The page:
[de Waal] It’s certainly true that a lot of what has passed for U.S. Darfur policy in the last three years has been hot air—beginning with Colin Powell’s Sept. 9, 2004, determination that genocide had been committed in Darfur (and may be continuing), immediately followed by his assertion that U.S. government policy would not change. But hot air can make a difference too, when we are dealing with a government in Khartoum that has been on the receiving end of U.S. cruise missiles and that fears that the U.S. government will take sides against it in a future war for the secession of southern Sudan….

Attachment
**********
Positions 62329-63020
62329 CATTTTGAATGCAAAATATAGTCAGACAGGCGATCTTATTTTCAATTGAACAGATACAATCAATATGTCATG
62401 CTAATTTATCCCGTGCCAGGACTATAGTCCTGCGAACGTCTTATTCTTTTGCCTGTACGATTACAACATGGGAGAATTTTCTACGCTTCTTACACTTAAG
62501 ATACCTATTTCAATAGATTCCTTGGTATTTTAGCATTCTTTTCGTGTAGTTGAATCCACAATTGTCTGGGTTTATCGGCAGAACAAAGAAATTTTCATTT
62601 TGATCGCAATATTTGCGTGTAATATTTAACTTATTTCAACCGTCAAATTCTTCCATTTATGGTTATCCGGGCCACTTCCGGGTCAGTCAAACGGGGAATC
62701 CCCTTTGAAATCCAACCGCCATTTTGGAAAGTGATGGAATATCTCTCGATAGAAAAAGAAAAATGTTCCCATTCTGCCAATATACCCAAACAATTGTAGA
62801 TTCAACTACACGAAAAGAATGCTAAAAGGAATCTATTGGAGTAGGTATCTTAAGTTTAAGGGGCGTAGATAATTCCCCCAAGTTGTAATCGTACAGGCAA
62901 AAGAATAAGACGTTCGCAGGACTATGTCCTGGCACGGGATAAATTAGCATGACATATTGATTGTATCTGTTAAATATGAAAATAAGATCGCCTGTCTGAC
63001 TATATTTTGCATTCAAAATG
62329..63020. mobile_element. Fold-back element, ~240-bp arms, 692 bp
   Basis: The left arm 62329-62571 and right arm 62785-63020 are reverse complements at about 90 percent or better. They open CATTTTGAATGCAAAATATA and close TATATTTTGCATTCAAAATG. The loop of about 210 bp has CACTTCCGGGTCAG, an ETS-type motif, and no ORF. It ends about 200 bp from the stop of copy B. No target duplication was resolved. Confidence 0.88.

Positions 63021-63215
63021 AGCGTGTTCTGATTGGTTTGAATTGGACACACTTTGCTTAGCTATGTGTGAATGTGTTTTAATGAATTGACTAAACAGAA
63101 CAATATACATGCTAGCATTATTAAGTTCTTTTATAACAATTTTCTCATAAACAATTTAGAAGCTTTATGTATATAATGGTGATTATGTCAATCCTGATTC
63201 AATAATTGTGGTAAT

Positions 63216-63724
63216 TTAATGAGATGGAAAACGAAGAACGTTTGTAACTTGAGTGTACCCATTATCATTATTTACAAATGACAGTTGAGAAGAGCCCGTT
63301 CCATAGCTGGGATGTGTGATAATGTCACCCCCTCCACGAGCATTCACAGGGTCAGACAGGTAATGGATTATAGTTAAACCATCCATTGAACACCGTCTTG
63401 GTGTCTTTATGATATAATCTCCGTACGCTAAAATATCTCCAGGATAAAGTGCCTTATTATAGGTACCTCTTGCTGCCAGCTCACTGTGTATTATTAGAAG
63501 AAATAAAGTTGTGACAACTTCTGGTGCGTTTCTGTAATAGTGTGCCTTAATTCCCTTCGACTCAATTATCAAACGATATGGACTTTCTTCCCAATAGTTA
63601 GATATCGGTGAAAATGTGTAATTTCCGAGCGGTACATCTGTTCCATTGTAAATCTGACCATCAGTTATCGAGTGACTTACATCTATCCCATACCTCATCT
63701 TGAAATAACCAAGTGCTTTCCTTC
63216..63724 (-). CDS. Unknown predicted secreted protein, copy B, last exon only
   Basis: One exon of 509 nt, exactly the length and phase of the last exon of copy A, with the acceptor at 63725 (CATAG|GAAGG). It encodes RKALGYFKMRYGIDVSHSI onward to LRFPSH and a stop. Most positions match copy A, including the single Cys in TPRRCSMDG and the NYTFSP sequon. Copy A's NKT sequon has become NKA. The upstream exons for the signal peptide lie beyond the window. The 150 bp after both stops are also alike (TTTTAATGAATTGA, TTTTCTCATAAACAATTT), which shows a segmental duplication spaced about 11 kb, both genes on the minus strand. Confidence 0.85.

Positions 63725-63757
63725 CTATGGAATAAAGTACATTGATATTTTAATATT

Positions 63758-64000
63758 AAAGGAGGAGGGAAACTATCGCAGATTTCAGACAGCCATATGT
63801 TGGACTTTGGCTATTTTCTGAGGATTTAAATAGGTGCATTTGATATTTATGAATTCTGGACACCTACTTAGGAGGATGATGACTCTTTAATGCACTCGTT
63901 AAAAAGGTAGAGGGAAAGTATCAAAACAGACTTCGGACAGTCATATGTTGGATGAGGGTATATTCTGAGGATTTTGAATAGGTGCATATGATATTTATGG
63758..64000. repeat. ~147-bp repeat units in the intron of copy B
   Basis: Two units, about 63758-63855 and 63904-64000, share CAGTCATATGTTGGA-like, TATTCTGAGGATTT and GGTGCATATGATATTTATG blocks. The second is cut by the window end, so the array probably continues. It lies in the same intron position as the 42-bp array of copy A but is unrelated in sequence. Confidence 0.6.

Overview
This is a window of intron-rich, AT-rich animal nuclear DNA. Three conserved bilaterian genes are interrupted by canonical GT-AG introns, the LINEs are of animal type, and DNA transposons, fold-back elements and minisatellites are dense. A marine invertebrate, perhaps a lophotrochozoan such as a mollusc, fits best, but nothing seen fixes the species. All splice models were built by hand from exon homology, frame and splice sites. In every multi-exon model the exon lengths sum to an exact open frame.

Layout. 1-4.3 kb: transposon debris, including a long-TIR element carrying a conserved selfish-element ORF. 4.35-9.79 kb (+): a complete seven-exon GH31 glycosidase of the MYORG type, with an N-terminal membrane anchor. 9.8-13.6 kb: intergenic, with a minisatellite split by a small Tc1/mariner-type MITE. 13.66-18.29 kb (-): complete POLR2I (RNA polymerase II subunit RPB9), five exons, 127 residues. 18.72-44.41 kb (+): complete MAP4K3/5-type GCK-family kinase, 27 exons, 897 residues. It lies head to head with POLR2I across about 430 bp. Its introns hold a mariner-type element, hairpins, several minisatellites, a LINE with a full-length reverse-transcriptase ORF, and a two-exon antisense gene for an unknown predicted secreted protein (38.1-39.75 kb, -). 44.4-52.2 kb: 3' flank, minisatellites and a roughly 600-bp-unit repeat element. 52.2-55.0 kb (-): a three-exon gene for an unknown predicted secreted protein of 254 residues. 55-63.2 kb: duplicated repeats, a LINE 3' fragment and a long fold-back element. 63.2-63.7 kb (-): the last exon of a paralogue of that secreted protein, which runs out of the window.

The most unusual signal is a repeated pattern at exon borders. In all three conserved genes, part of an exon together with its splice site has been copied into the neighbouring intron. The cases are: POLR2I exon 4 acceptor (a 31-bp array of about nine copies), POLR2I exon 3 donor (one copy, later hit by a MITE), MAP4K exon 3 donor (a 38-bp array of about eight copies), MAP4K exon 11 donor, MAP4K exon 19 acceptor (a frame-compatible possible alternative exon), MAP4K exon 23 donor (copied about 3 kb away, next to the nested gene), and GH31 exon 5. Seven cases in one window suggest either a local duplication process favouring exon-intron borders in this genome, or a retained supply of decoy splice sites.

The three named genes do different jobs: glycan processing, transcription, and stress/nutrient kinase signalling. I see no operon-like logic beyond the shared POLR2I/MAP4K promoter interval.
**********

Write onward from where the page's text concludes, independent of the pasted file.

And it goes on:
[Prendergast] First, your criticism of the advocacy community seems bizarrely misplaced, when it is the policymakers in Washington, Brussels, London, and Beijing who have been primarily responsible for the failure to confront the crime of genocide and the inability to craft relevant solutions to the complicated crisis in Darfur. Activists seek to raise the alarm bell and to shape the policy priorities of their government. We were not running the failed peace process you were a part of in 2006 that led to an escalation of violence, for example. We just want to see solutions. And we recognize that the actor that is primarily responsible for the mayhem in Darfur is the Sudanese regime and its brutal counterinsurgency campaign that has ruthlessly targeted civilian populations and attempted to divide and destroy the rebel movements and the communities that support them.